Nymphs, the immature stage of tick, were also tested. Just over 10 percent of nymphal blacklegged ticks were positive for the Lyme disease bacteria. Although fewer nymphs than adults were positive for the Lyme disease bacteria, their small size makes them more dangerous. "Nymphs are tiny -- about the size of a poppy seed," Kemperman said. "Because of this, they are very difficult to notice, and many people don't notice that an attached nymph is feeding on them."
The parts of the state where blacklegged ticks are very common include areas with a lot of wooded or brushy areas, like south St. Louis County, Carlton County and Pine County. These ticks like leaf litter, so they're not as fond of conifer forests, Kemperman said, although she added that they are seeing more black-legged ticks further up the North Shore.
People who develop signs or symptoms of a tick-related illness after spending time in blacklegged tick habitat should see a physician right away, even if they don't remember getting a tick bite.
Peak time for black-legged ticks is mid-May through mid-July, and again in the fall.
Blacklegged ticks need to be attached for 24 to 48 hours to transmit Lyme disease bacteria and 12 to 24 hours to transmit HA bacteria.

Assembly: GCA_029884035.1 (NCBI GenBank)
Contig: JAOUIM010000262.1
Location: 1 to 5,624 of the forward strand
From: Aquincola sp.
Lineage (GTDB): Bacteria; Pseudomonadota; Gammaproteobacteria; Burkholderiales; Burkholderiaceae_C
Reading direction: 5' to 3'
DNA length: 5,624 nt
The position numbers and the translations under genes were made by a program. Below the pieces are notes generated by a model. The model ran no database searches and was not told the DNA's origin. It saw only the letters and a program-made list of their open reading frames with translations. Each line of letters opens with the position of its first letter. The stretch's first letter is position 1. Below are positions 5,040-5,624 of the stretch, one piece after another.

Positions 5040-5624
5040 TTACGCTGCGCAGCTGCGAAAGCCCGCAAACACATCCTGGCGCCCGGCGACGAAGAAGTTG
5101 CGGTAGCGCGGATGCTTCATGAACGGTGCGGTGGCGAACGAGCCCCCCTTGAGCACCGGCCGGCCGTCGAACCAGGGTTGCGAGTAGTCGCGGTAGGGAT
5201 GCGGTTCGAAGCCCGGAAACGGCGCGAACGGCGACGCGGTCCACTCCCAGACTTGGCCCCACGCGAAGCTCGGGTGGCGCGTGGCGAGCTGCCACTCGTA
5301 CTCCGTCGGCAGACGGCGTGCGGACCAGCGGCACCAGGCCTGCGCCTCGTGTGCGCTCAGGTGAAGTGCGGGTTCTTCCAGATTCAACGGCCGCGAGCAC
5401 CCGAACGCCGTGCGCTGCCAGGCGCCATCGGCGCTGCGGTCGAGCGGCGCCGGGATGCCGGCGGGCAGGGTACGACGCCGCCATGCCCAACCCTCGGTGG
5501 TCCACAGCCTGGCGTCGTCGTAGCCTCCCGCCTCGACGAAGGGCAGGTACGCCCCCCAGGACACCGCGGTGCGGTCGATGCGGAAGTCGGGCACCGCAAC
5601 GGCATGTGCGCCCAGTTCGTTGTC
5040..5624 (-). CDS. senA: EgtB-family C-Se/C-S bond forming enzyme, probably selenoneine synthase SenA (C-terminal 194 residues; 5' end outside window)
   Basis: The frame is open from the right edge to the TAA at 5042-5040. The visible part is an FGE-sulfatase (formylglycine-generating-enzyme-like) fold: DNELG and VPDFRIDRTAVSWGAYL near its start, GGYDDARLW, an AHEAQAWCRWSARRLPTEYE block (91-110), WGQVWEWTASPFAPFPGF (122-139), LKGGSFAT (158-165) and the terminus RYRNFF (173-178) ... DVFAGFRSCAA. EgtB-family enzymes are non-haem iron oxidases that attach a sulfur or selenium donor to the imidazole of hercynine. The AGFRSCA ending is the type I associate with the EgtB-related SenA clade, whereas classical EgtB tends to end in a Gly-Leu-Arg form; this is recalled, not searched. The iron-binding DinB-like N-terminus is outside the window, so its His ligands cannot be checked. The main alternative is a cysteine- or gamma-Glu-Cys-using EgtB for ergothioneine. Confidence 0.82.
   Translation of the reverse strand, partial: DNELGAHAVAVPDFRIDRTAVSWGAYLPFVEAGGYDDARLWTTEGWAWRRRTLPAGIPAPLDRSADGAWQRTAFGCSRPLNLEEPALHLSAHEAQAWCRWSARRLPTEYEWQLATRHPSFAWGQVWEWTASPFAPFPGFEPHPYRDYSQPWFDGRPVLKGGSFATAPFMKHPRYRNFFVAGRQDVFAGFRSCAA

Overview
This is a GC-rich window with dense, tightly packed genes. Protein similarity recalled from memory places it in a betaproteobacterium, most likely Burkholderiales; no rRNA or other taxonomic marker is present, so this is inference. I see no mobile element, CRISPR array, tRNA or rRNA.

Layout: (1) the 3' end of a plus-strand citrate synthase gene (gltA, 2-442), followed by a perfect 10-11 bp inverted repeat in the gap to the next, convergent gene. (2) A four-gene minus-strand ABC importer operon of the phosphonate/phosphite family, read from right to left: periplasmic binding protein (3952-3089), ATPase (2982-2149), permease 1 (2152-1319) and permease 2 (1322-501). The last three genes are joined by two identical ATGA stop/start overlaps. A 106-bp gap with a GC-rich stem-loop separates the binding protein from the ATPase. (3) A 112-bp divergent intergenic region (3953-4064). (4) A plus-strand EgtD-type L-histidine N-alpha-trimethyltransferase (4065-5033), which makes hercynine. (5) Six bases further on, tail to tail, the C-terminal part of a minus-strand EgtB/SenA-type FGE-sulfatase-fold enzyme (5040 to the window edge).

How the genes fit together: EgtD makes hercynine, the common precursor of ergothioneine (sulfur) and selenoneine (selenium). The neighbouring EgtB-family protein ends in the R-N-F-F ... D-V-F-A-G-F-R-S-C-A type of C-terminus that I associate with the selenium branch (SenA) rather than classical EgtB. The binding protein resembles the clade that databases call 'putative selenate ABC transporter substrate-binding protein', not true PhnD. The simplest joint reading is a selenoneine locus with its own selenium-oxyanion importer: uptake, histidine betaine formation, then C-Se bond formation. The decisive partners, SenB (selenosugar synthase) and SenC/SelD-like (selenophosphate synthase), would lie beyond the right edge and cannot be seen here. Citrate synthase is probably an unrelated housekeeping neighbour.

Lyme disease, HA, and babesiosis are treatable, but early diagnosis and treatment are important in preventing severe illness. Some people can develop two or more diseases from the same tick bite.
Since 2004, an average of about 1,000 cases of Lyme disease has been reported to MDH each year. That's twice the average annual numbers from 1999 to 2003. Numbers of HA and babesiosis cases are smaller but also have risen dramatically, to about 300 HA and 25 babesiosis cases in each of the last two years, said Kemperman.
Symptoms of HA and babesiosis include a high fever, chills, headache, and muscle aches. These symptoms appear approximately one to three weeks after the tick bite for HA and one to six weeks or more after the tick bite for babesiosis.
Signs and symptoms of Lyme disease can include an expanding rash, fever, headache, chills, muscle pain, joint pain, and fatigue. The rash, one of the earliest symptoms, typically appears between 3 and 30 days after an infectious tick bite.
Untreated Lyme disease can develop into joint swelling, nervous system problems, or heart problems.
Unfortunately, not everyone with Lyme disease develops the trademark bullseye-shaped rash. Nor do they all suffer the same symptoms, in a predictable order.
"It's a very individual disease," Grier said.
The Lyme's support group meets at 7 p.m. the first Tuesday of the month at St. Luke's Hospital, East Clinic Building, Room 329. Call 728-3914 for more.
If you do get a tick, don't panic
Simply remove it with a pair of tweezers behind the head, not the body.